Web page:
Monday, 20 January 2014

Fares to Scilly Continue to Rise

Work by FRIST's 'Visitor Voice' has discovered that 2014 fares to and from Scilly, both on the Scillonian and Skybus, have increased by as much as 27.5% in some cases since 2012.  The fare increases start from an already high base.   2014 sees Scillonian fares rise from £42 to £49 (average +12.6%) each way for an open single ticket on its once a day service from March to October.  Skybus fares have risen from £70 to £ 80 (14%) each way for an open ticket from Land's End to Scilly and from £100 to £127.50 for flights to/from Exeter.(See details in notes below). 

Various factors will have contributed to these increases.  Landing fees are a significant component of air ticket prices on short journeys and they have increased substantially at St Mary’s Airport, a measure forced upon the IOS Council by the need to balance the Airport's books in the face of declining visitor numbers. The Steamship Company has also been investing heavily to expand the capacity of the air routes (following the loss of BIH) with a new terminal completed at Lands End Airport and the hard runway surface due to be completed in March.  There was also a major refurbishment of Scillonian in 2012/13.  
The Steamship Company is the sole provider of passenger transport between the islands and mainland.   Whilst customer service issues arise and some believe the service could be more efficient, few are accusing the Company making vast profits from the routes.  FRIST believes there would be benefit from an open discussion about ticket pricing because it would discourage unjustified attacks on the Company and encourage more attention on underlying issues.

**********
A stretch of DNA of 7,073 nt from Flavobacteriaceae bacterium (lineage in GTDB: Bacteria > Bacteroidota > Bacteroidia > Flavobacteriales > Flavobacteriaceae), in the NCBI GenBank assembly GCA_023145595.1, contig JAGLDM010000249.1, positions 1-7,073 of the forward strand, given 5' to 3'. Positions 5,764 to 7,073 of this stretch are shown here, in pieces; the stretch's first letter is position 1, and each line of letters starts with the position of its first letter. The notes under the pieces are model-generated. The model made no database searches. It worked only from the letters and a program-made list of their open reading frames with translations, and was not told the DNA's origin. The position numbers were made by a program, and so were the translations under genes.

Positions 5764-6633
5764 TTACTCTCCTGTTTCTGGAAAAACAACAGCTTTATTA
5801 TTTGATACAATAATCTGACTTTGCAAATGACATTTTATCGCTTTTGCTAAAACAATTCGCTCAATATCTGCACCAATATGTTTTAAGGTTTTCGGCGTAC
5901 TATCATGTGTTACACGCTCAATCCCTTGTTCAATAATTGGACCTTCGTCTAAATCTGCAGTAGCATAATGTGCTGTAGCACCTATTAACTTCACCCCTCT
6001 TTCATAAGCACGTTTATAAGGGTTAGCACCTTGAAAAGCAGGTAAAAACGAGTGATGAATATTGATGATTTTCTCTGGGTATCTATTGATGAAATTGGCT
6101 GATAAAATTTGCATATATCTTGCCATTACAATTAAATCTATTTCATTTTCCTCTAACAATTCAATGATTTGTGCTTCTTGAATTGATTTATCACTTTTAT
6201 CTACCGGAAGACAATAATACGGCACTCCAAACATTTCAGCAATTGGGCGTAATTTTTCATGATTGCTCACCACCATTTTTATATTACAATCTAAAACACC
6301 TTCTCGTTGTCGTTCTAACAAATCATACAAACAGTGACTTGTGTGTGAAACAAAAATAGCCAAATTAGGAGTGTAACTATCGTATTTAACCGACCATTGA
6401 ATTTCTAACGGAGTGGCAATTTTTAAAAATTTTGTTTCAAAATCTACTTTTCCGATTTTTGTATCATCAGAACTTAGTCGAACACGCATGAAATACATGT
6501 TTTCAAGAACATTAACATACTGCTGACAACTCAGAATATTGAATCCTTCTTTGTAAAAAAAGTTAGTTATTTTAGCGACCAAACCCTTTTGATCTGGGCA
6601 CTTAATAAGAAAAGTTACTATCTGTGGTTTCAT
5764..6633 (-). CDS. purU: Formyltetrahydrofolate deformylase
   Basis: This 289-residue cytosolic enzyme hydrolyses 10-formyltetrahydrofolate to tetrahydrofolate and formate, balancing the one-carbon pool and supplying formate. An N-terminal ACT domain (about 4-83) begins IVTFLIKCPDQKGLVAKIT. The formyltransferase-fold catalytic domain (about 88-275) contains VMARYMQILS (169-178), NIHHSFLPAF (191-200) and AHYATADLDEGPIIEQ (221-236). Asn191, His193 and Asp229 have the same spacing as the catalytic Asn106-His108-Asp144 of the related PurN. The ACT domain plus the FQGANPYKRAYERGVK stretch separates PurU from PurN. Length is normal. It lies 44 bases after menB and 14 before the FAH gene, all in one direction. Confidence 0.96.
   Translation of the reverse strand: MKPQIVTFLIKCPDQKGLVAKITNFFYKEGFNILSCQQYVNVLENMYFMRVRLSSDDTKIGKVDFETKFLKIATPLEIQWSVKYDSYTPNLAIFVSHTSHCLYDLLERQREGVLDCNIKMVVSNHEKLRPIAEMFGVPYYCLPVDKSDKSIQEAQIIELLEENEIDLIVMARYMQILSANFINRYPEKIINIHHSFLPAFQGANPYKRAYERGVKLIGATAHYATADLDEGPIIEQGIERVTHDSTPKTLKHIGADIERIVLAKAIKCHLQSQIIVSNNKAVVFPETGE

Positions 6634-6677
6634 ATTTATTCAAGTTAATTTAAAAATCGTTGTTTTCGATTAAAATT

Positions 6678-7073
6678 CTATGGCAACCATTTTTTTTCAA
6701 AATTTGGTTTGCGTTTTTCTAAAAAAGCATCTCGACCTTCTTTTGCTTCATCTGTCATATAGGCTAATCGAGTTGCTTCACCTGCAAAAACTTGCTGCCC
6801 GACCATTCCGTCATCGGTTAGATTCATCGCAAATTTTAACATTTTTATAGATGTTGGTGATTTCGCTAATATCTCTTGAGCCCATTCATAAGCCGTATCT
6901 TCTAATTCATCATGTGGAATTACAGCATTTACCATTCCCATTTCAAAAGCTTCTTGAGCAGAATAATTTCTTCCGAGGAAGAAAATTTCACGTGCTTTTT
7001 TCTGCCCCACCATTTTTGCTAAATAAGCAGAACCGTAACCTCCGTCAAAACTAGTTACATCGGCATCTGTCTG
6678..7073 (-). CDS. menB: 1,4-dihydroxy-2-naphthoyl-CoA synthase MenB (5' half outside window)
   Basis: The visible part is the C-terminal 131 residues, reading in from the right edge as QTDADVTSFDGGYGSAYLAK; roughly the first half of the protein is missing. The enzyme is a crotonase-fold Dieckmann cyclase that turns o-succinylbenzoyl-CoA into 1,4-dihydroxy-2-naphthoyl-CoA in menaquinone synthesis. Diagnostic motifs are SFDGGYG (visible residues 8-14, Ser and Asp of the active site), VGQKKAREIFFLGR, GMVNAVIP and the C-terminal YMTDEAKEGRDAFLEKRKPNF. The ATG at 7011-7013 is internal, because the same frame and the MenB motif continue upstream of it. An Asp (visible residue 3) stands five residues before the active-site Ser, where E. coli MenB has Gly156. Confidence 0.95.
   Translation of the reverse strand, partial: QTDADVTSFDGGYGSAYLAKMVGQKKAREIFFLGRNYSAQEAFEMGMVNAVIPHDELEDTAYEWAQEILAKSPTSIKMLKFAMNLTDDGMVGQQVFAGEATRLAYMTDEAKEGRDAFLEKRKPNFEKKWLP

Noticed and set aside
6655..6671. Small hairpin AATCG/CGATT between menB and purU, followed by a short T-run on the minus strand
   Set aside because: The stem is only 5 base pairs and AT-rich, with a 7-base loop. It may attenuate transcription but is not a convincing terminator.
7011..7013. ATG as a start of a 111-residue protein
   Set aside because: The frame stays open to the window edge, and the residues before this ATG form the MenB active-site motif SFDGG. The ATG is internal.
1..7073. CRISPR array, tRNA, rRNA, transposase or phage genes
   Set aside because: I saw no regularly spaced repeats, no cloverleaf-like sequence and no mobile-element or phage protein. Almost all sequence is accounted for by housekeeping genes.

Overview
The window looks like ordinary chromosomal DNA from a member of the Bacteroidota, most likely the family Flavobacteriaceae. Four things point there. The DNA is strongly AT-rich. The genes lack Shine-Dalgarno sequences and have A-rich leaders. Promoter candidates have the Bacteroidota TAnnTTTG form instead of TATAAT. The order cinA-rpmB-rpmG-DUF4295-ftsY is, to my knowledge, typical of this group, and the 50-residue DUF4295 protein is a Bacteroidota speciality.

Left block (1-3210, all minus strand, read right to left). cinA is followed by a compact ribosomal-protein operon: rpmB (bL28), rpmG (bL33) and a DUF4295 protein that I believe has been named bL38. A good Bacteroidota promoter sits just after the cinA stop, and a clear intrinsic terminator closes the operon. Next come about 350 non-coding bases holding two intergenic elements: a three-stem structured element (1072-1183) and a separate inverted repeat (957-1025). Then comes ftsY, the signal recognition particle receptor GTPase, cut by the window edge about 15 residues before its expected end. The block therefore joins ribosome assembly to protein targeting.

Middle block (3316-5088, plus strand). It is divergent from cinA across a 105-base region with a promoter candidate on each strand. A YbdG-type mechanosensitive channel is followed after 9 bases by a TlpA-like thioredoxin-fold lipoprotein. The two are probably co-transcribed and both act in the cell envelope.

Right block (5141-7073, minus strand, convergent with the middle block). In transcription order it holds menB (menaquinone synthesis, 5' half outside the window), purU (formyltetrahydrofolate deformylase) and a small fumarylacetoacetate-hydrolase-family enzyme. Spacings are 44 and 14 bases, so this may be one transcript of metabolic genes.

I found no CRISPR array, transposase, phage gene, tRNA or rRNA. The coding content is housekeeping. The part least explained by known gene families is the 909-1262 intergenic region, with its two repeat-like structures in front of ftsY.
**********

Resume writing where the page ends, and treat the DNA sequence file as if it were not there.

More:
The air and sea services have high fixed costs.    Alarming reductions in visitor numbers in the last two years means these costs have to be spread over a smaller number of passengers.  The downward trend must also be a threat to the islanders’ concessionary fares (at current rates) as these must effectively be subsidized by visitors (residents get little concessionary reduction on Skybus).

The IOS Council transport preference survey conducted in the summer 2013 found that a principal reason for visitors not visiting (or not visiting more often) was the high level of fares. Almost every comment to the FRIST Visitor Voice supports this finding. Similar concerns are expressed by those travelling for travel for business, family, medical or other reasons. 

The economy of Scilly, dependent as it is on tourism, is not sustainable in its present form unless there is a substantial reduction in fares.  This can only be achieved with Government revenue support – for which there is a long established precedent (since the 1960s) in the Scottish islands.  The Isle of Islay is comparable in population (3228 in 2011) and ferry journey time  (~2 hours).  An open one way ferry ticket is £6.30 and there are three to four return sailings every day all year round.  There is also an air service to Glasgow with return tickets in the range £84 - £130 for visitors or £64 - £92 for islanders and other entitled to the Scottish Government funded Air Discount Service (ADS).


The dividend paid to Steamship Company shareholders in 2011/12 equates to just under 1 penny (£0.01) per £1 of revenue.  Source IOSSCo annual accounts, Companies House.